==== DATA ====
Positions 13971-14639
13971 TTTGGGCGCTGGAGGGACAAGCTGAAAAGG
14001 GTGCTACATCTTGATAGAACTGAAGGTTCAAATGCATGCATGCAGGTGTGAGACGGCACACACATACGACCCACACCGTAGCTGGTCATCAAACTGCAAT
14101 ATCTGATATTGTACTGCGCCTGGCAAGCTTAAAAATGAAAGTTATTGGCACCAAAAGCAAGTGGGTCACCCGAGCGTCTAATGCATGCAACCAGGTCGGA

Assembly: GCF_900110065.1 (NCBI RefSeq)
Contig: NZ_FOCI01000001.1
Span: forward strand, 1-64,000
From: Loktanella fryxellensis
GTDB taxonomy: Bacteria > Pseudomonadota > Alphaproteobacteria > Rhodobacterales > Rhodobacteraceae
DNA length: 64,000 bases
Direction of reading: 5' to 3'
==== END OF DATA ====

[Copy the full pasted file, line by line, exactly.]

Positions 13971-14639
13971 TTTGGGCGCTGGAGGGACAAGCTGAAAAGG
14001 GTGCTACATCTTGATAGAACTGAAGGTTCAAATGCATGCATGCAGGTGTGAGACGGCACACACATACGACCCACACCGTAGCTGGTCATCAAACTGCAAT
14101 ATCTGATATTGTACTGCGCCTGGCAAGCTTAAAAATGAAAGTTATTGGCACCAAAAGCAAGTGGGTCACCCGAGCGTCTAATGCATGCAACCAGGTCGGA

Assembly: GCF_900110065.1 (NCBI RefSeq)
Contig: NZ_FOCI01000001.1
Span: forward strand, 1-64,000
From: Loktanella fryxellensis
GTDB taxonomy: Bacteria > Pseudomonadota > Alphaproteobacteria > Rhodobacterales > Rhodobacteraceae
DNA length: 64,000 bases
Direction of reading: 5' to 3'